Mood DIY: How to Make a Giant Bow
The big holidays and celebrations are coming up soon and fast, and you know what that means! It’s time for bows and ribbons! I love decorating for seasons, and learning new ways to work with ribbon has made me even more enthusiastic for the cause. One of my favorite bows to see are those big, gathered, looping bows that they always show in car commercials. They’re a great decorative choice since they always look so full and grand. You can make them any size.
And what’s great is that, even though this type of bow seems complicated, it actually takes little time to put together. Here’s what you’ll need:
Wide Ribbon | 2.75” French Green Metallic Gold Wired Edge Ribbon—3 yards (Item #311945)
Ribbon or Floral Wire | Gold Metallic Wire Cord—1 yard (Item #17778)
For this bow, I used wired ribbon, but you don’t need to use wired ribbon. However, the bigger the bow, the wider the width you’ll want to work with.
Tutorial Starts Here!
To begin, hold your ribbon with the wrong side facing towards you and curl the edge of the ribbon towards you. Tuck the edge underneath this loop. This loop is going to be the center of the bow.
From here, fold and twist the ribbon underneath the loop so that the right side of the ribbon faces towards you. Make sure to hide the twist underneath the first loop.
Next, fold the ribbon below the first loop to start the second layer. From the picture above, the center loop will rest on that fold, so that it looks like this:
You will have to twist and fold the ribbon again to make the right side stay visible for the other half of this second layer. It should look like this when you have a full layer completed:
Using these steps, repeat until you have 3-5 layers of loops. To ensure that your loops are equal in length, you can hook your finger into each of the loops (on a layer) and press your fingers together. If one is longer or shorter than the other, pull the loops gently until they’re even. Make sure not to make the loops too big, though.
I went with three layers for mine.
Your bow will be a “straight line” of loops once you have as many layers as you’d like
It’s important that you do not use the entire 3 yards of fabric to make loops for your bow! Leave about a yard of your ribbon hanging from your loops. We will be using this as the two tails for the ribbon, but not right now.
From here, you’ll need to take your ribbon or floral wire and feed it through the center loop. Fold it towards the back, but don’t twist it closed just yet.
Flip your bow over, still pinching the middle to keep the pieces and wire together, and turn and fold the tail end of your bow so that it’s perpendicular to your loop layers and the right side of the fabric faces front with the rest of the bow.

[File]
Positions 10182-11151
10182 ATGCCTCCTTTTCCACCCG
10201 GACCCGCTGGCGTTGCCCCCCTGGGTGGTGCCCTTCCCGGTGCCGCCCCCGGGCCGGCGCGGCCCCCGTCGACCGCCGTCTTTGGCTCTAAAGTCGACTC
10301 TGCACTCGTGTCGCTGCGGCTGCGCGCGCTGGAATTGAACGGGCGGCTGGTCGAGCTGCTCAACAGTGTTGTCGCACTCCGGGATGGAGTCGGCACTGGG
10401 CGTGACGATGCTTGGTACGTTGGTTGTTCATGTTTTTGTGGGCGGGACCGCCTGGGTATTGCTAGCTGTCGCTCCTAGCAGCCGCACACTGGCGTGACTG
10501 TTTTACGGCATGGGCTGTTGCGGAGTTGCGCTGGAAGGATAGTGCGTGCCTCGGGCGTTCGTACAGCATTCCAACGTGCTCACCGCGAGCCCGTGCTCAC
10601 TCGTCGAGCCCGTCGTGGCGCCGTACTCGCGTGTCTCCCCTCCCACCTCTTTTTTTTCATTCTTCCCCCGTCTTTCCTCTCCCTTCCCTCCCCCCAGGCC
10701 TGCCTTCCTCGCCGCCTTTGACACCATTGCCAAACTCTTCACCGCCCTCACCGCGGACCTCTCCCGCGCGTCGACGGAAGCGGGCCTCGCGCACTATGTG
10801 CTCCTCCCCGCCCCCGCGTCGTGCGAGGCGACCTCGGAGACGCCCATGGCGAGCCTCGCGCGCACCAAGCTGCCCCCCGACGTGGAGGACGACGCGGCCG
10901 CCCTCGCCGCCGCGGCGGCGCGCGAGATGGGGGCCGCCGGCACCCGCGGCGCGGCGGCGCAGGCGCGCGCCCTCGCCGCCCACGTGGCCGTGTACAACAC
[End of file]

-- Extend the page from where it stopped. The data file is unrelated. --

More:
Now you can go ahead and twist the wire closed, but do not trim it yet!
Instead, trim the tail end of your bow to length you’d like it to be. This will be the first tail for the bow. I trimmed my bow to where the scissors are laying in the photo. You can cut the ribbon so the edge is squared off or at an angle. I went with an angle.
Now, with that extra piece of ribbon left from trimming the first tail, slide it through the center loop of your bow, making sure the right side of the bow is facing out and showing.
Pull the ribbon through until the edge is about as long as loops of your bow.
From here, you need to take your wire again and feed both ends through the center loop and around to the back again. Flip your bow over and twist the wire closed tightly to help secure this new piece of ribbon we just slid through the center loop.
Once your wire is tight and secure, trim the ends with your scissors and flatten the trimmed wires against the underside of the bow.
After, turn your bow back over and adjust the length of the newly added second tail piece to make sure the small tail at the top is the same length as the bow’s loops. Then, take your scissors again and trim the end of the second tail to match the length of the first one.
Lastly, adjust your bow’s loops into a circular shape if you’d like and fluff the loops’ shapes a bit to look fuller and bigger. I decided that this bow looked nicer with the straight ends instead of the circular shape, but you could do either!
And now it’s done!
What kinds of things would you like to decorate with these types of bows? There are plenty of holidays and occasions besides Christmas to use a bow for, so experiment and go wild! You could even make strips of fabric to use for making a bow like this, too! Like a dress, a coat maybe? What do you think would look best with it? The options are limitless.